Like many anglers, I cut my teeth chasing bluegills and sunfish in farm ponds, first with worms under a pencil bobber, then graduating to cork popping bugs trailing behind a spinning bubble, and eventually to a fly rod. It’s fun to revisit those carefree kid fishing days when I caught fish-after-fish in the warm Kansas summer sun courtesy of a newcomer to Florida that’s a bit of a bluegill look-alike—the Mayan Cichlid (p. sicklid), also called Atomic Sunfish because of their explosive colors. When the snook are snoozing, the redfish retiring, and tarpon torpid, these hard-fighting invaders from south of the border provide endless entertainment.
Indeed, my fishing buddy Bob Wayne and I are so enamored with them that we call them Mayan Chicklettes, which sounds ever so much more inviting and appropriate than the unappealing name some scientist visited upon them.
What’s not to like about these invaders? They may not be all that big, rarely growing larger than nine or ten inches, but in addition to their flamboyant colors, they are eager to eat anything that moves and feisty with pulsating runs courtesy of a big fantail caudal fin.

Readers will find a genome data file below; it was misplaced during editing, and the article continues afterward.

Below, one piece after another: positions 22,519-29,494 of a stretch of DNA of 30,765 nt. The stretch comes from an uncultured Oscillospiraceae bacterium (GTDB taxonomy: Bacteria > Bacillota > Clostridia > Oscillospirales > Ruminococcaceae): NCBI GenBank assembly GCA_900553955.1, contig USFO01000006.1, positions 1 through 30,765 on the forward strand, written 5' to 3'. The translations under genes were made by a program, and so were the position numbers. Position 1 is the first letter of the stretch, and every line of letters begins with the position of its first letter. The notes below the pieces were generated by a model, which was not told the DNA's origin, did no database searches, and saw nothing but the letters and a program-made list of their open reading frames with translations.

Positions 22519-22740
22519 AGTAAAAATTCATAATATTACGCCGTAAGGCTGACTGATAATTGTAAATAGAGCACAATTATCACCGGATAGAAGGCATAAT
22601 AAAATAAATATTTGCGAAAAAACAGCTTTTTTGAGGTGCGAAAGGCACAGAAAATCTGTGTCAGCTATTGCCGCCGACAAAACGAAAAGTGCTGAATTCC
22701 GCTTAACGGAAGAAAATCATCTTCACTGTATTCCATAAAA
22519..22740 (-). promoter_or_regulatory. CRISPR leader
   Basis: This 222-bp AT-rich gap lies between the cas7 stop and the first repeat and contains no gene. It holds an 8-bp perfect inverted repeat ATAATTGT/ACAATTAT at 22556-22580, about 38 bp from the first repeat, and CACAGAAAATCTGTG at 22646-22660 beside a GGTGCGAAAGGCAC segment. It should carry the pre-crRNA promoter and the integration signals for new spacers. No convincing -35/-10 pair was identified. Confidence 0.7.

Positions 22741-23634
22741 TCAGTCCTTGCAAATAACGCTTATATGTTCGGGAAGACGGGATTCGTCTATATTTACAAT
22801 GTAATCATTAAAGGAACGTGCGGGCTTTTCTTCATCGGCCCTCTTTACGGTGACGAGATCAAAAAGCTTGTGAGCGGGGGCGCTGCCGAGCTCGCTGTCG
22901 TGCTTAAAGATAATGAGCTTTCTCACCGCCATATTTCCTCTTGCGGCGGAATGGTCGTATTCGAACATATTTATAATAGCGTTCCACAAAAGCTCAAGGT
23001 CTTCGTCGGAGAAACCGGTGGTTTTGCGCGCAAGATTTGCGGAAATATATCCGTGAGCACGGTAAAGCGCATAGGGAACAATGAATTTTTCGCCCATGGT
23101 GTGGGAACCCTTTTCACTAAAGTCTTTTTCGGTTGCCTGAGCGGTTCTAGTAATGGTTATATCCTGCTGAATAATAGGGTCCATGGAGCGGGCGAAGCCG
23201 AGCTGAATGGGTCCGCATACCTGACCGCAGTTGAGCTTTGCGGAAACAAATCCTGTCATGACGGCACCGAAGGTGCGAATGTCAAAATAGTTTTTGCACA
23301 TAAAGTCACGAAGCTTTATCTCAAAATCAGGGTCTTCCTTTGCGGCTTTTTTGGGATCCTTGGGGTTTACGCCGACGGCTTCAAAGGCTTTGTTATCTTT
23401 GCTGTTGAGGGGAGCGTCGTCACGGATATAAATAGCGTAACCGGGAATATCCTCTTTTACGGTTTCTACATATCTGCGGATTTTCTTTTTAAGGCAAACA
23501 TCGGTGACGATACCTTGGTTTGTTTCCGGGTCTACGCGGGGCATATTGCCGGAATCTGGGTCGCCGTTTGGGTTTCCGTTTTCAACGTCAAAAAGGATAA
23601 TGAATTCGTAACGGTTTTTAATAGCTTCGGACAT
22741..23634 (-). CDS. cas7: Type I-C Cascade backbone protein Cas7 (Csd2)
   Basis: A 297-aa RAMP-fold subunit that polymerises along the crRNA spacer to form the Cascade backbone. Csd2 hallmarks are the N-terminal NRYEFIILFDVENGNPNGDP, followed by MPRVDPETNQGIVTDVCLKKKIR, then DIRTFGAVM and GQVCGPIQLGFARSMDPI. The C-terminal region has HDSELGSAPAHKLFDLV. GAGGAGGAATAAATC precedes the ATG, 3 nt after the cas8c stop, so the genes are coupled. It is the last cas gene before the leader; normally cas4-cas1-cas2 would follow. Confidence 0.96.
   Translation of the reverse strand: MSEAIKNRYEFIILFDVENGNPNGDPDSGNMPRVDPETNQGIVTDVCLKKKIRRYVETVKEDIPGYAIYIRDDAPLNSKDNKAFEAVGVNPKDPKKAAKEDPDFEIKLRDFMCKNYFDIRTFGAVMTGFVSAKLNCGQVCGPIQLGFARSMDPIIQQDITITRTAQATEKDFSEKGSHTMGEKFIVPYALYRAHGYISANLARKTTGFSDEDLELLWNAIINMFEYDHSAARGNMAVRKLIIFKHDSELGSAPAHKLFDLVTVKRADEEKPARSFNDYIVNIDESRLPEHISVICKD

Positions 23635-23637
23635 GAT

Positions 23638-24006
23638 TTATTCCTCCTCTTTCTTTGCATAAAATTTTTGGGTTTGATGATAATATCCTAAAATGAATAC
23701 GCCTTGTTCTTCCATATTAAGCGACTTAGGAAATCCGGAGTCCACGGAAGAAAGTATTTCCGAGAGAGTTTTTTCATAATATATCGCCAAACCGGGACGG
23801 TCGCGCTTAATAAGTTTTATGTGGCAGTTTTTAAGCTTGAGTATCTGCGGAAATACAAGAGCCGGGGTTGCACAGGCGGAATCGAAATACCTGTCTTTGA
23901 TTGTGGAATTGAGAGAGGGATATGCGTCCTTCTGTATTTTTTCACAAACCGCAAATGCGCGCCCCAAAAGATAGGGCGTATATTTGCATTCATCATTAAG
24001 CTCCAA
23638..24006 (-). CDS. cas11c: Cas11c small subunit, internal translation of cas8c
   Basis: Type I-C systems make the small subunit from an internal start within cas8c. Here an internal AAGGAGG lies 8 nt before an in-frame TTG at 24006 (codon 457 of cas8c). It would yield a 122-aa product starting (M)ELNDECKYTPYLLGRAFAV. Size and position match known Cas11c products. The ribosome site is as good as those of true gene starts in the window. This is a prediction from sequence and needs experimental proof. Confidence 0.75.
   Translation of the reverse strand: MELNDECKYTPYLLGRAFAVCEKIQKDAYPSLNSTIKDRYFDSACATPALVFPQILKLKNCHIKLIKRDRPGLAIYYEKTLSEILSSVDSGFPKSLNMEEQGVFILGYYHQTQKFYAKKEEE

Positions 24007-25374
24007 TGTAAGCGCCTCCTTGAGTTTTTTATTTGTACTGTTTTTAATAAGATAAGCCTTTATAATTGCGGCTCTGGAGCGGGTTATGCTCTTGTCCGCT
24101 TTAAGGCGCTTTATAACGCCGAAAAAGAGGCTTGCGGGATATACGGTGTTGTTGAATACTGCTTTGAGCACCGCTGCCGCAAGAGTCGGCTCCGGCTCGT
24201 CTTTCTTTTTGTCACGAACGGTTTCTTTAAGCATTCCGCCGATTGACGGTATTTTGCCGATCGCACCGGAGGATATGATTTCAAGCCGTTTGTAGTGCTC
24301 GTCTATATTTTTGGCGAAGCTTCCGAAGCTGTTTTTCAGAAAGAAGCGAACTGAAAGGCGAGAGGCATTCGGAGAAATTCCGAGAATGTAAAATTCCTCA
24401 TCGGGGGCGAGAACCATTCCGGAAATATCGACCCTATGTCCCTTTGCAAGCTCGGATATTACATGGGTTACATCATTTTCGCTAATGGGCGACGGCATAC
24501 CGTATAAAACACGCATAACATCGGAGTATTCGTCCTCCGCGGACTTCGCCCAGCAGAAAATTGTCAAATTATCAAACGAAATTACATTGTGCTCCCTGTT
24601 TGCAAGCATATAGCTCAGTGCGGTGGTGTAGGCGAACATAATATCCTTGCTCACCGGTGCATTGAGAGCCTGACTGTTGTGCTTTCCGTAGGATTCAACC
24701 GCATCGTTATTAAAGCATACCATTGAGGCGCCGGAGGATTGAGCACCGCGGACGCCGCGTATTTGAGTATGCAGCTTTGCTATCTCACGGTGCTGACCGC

It’s so nice to have an immigrant from Central America that even Trump could love…if he fished. Chicklettes are indeed invasive, found throughout the Everglades in fresh and brackish water. They were first discovered in the area in 1983, probably released from home aquariums by owners when they got too big or perhaps escaped from aquaculture impoundments. Now they are everywhere in canals lining highways throughout the region like the Tamiami Trail (US 41) and in backcountry brackish water lakes and ponds and waterways like Halfway Creek and the Turner River. The real treat and test is in the backwater lakes where sight fishing for Chicklettes along shorelines in shallow water is a real possibility.